Lessons From The Screenplay
This channel has a specific focus on writing, to a greater extent than Every Frame’s focus on editing. Every single video looks at a segment of one screenplay, and analyzes how a screenplay is interpreted onto film, going so far as to locate a single line and see how that one line of dialogue can makes its way from page to screen. Michael Tucker, the creator of Lessons From, has a very articulate style that is very similar to Every Frame’s. They are very much companion pieces in my mind, with Every Frame looking at the technics/directing of a film while Lessons From appreciates the thematic messaging/writing of film. With both of these channels, one can gain a well-rounded understanding of film theory that extends past the basic articulates.
While Lessons From does often talk about dialogue and what separates effective dialogue from boring dialogue, what I take away from this channel is Michael’s firm understanding of story structure. Dialogue is a tricky beast, but in my mind, getting the structure of a story is far more important than making sure character’s are all whip-smart talkers. One only needs to look as far as Star Wars to see that a strong narrative with a compelling and well-paced structure can often overcome some clunky and awkward dialogue.
The Royal Ocean Film Society
Andrew Saladino has a somewhat unique take on the video essay. Rather than focusing on one specific element, such as editing or writing, he chooses to track one motif throughout the entire language of cinema. That may sound too complex for a 20 minute YouTube video, but trust me, it works. He has done videos on what makes images last, what to take away from small-budget features, and even made a short video on what makes legendary directors. Royal Ocean distills the messages of its videos and presents them in easy to digest ways, without ever taking the audience’s intelligence for granted.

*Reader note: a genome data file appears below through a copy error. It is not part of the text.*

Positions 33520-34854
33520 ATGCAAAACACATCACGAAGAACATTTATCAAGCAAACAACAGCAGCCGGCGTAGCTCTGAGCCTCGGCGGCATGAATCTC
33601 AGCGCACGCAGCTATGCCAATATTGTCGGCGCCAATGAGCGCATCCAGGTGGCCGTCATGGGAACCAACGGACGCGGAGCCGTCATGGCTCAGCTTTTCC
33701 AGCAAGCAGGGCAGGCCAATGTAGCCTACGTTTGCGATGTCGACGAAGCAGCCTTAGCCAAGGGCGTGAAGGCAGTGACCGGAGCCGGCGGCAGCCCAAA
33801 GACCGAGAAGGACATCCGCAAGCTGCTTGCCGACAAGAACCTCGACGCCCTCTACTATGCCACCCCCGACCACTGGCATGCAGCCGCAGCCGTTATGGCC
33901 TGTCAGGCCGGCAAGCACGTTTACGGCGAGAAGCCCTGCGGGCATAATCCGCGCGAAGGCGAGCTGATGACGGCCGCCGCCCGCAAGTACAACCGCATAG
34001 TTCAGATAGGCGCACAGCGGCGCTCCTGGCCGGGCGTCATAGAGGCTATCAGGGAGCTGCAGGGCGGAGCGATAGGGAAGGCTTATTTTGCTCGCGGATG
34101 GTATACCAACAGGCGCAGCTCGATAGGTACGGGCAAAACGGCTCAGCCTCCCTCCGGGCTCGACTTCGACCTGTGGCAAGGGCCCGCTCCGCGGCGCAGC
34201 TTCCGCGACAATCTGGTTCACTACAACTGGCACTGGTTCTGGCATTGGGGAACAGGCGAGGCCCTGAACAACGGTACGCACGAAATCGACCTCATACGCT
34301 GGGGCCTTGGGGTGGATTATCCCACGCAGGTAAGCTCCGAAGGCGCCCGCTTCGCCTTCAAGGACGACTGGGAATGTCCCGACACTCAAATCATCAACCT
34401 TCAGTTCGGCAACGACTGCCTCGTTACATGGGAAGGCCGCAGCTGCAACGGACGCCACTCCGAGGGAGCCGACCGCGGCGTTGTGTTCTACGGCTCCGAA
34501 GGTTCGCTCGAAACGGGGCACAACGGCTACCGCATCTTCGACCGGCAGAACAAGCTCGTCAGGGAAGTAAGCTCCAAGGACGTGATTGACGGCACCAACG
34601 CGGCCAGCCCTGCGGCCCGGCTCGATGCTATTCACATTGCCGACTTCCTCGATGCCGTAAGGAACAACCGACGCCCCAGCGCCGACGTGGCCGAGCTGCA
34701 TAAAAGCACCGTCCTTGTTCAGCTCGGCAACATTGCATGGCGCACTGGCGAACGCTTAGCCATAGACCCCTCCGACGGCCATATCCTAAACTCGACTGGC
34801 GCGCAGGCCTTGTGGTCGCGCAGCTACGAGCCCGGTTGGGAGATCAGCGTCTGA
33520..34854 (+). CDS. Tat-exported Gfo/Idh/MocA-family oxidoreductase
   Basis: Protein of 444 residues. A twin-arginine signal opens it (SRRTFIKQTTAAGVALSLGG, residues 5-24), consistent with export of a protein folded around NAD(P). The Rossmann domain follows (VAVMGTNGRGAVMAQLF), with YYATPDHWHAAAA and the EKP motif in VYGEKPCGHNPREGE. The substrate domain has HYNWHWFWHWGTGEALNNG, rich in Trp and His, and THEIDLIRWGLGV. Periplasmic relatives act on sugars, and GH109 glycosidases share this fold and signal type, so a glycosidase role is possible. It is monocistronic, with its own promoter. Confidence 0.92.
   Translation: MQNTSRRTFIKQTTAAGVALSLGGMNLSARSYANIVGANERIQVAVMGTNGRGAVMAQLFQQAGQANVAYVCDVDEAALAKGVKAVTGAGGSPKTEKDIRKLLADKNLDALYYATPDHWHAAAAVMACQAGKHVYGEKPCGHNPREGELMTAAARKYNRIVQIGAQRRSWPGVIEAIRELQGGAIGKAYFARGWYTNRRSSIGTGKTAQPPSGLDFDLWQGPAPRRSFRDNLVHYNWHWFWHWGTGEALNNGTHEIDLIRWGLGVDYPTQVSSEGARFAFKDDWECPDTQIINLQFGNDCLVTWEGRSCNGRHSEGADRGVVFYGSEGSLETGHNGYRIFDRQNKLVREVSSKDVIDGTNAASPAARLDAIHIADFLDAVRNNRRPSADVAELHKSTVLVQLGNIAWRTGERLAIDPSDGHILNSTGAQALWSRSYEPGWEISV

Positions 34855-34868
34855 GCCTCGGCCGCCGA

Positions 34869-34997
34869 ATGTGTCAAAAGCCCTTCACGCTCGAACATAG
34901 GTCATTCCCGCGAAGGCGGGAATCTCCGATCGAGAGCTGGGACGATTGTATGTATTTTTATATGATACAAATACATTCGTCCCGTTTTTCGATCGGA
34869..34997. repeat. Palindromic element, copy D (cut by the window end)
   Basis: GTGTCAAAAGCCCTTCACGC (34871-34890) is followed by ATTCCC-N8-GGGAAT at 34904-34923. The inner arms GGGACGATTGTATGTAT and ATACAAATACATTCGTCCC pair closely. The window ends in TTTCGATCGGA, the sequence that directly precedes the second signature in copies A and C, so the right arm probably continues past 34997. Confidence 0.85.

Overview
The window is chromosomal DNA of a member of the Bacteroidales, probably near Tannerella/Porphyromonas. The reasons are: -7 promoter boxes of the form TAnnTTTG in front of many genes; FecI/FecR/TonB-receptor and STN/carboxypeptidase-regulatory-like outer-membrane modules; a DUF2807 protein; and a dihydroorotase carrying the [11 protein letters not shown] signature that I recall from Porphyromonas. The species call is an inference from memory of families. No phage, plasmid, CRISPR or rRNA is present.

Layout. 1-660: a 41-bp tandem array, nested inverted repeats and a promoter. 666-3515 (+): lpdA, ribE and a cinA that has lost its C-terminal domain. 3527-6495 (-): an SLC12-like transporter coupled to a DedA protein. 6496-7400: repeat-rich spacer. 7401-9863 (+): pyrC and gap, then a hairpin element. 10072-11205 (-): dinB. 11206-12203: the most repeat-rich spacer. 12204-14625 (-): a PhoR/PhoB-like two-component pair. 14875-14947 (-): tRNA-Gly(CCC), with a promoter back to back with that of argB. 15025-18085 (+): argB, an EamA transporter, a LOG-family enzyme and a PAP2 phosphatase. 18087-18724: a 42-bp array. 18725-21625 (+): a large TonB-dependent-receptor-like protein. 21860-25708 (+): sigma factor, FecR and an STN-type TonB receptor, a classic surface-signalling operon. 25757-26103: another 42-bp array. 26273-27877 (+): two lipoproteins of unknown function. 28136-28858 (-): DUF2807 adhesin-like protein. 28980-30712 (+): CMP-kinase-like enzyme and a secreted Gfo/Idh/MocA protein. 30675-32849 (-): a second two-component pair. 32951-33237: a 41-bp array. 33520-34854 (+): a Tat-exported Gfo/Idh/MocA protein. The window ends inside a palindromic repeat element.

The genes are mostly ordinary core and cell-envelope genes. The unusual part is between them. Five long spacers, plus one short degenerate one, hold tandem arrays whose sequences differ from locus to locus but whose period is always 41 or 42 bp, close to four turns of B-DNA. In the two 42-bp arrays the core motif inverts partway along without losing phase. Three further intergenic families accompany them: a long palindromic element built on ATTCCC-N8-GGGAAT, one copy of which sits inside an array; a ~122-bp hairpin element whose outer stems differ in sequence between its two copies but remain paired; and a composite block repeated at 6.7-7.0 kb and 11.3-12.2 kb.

One of my favorite videos by Royal Ocean is an 11-minute tribute to Jacques Tati. That was a name I never even knew existed before seeing the video pop up in my new videos feed. The entire video is a review, and somewhat of an obituary, to the French Charlie Chaplin, Jacques Tati, and how he was able to somehow further revolutionize the art of physical comedy. The great thing about Royal Ocean is its ability to transmit and explore films and filmmakers that many people may not have heard about. This helps further the corners of my view of cinema, and enriches my ability to not only view themes within one film, but be able to relate one film to another.
Now You See It